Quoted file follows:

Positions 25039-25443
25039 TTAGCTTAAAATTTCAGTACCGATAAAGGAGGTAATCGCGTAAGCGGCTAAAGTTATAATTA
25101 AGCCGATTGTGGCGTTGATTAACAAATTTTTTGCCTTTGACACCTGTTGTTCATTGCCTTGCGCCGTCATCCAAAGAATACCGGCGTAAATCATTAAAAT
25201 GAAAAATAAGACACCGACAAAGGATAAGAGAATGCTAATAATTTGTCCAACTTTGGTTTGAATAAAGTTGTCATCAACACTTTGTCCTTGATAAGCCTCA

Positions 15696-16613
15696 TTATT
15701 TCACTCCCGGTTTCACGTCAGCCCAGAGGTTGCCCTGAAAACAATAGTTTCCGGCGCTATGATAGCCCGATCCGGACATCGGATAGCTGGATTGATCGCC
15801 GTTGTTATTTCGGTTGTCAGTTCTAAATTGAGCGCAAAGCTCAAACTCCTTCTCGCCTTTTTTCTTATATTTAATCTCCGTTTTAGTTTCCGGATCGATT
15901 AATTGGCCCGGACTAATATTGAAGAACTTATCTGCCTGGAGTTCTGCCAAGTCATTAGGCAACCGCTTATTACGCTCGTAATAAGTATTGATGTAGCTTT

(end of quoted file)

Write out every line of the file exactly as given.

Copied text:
Positions 25039-25443
25039 TTAGCTTAAAATTTCAGTACCGATAAAGGAGGTAATCGCGTAAGCGGCTAAAGTTATAATTA
25101 AGCCGATTGTGGCGTTGATTAACAAATTTTTTGCCTTTGACACCTGTTGTTCATTGCCTTGCGCCGTCATCCAAAGAATACCGGCGTAAATCATTAAAAT
25201 GAAAAATAAGACACCGACAAAGGATAAGAGAATGCTAATAATTTGTCCAACTTTGGTTTGAATAAAGTTGTCATCAACACTTTGTCCTTGATAAGCCTCA

Positions 15696-16613
15696 TTATT
15701 TCACTCCCGGTTTCACGTCAGCCCAGAGGTTGCCCTGAAAACAATAGTTTCCGGCGCTATGATAGCCCGATCCGGACATCGGATAGCTGGATTGATCGCC
15801 GTTGTTATTTCGGTTGTCAGTTCTAAATTGAGCGCAAAGCTCAAACTCCTTCTCGCCTTTTTTCTTATATTTAATCTCCGTTTTAGTTTCCGGATCGATT
15901 AATTGGCCCGGACTAATATTGAAGAACTTATCTGCCTGGAGTTCTGCCAAGTCATTAGGCAACCGCTTATTACGCTCGTAATAAGTATTGATGTAGCTTT